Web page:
To pacify the now agitated crowd he explains that when this happens, investors are bound to choose Kisumu as their preferred investment destination.

Inter-ethnic dialogue

"This way we will have more factories and businesses, creating employment," he says. He further explains that the money they collect from hawkers and other traders goes into funding social services provided by the council.

Answering a question posed from Kisumu art fraternity over the lack of a theatre in the city, he promises to get one for them if a structured proposal is presented to him. "Kisumu is known to produce the best artistes in Kenya," he acknowledges, saying the council will support initiatives geared towards job creation for the youth.

In addition, the German Ambassador promised to work with the council to fulfil their purpose. "We are a friend of Kisumu and we are ready to support you in your endeavours," announces Margit, who said the Embassy would be sponsoring the Kisumu Peace festival next month.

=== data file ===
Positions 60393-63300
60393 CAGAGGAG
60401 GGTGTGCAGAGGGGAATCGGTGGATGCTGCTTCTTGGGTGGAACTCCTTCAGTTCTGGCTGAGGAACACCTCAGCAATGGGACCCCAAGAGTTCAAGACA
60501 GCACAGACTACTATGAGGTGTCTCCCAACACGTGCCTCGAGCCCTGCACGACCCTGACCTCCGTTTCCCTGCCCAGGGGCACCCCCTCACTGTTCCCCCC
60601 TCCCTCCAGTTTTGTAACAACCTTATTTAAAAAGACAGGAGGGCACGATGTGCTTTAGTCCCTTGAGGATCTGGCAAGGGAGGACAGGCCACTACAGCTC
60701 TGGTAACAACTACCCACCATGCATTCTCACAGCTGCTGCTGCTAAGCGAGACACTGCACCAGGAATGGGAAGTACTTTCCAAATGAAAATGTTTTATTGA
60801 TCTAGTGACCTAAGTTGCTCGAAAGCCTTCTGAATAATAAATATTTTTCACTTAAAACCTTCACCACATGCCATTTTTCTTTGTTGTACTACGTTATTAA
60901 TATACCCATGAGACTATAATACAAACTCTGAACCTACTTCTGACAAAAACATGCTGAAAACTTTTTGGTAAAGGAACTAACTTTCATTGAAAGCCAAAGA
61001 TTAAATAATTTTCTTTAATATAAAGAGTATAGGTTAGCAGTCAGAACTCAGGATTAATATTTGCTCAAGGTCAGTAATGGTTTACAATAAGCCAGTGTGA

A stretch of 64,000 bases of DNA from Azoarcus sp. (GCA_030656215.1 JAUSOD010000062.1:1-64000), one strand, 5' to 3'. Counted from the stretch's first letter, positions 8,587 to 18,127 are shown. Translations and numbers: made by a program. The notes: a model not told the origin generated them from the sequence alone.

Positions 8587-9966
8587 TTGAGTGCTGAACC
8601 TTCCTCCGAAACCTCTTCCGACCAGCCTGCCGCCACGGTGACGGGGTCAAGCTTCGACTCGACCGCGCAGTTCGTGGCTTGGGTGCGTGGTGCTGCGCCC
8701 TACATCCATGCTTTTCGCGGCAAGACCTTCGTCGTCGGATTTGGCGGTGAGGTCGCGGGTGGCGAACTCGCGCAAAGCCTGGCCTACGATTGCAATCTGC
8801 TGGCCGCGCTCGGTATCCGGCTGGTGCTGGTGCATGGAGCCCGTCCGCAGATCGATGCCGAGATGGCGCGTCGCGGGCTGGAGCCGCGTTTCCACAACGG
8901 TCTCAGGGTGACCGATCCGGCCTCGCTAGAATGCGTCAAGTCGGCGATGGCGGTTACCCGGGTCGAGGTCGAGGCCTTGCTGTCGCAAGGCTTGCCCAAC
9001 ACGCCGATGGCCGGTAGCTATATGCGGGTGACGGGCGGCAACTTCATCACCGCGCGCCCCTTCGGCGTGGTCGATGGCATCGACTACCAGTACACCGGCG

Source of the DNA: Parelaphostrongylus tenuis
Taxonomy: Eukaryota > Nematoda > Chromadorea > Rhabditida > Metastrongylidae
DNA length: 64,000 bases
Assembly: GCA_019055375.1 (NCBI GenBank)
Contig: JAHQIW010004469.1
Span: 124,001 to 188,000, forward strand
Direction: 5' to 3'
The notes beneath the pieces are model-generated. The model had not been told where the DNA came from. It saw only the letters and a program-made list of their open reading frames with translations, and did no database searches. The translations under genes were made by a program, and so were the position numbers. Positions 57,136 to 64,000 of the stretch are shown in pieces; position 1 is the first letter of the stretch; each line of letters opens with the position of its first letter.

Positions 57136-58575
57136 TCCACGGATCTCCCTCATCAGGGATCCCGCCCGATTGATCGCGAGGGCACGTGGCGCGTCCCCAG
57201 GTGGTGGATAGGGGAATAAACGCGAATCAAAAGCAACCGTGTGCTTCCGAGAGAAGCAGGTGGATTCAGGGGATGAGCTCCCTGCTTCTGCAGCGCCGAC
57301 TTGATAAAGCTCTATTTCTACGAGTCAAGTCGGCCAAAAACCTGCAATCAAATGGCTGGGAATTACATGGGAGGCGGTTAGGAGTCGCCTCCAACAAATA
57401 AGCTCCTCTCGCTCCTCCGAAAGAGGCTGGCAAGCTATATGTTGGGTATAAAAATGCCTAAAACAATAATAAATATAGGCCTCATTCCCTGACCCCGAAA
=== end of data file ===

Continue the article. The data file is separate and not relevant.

Indeed, the lakeside city will host a peace festival between August 5 and 7 at Jomo Kenyatta Grounds. "Dialogue and communication between diverse inter-religious leaders, inter-ethnic dialogue with the youth of Kisumu and inter-district dialogue will be held during the days of the event combined with diverse workshops open for everyone. Of course, sports and music will also be on the agenda," explains Ambassador Margit, whose country recently promised financial support to Kenya for the General Election.

"The theatre workshop bringing together peace workers in the region is meant to consolidate and share experiences," explained Verena de la Rey Swardt, a consultant at Civil Peace Service.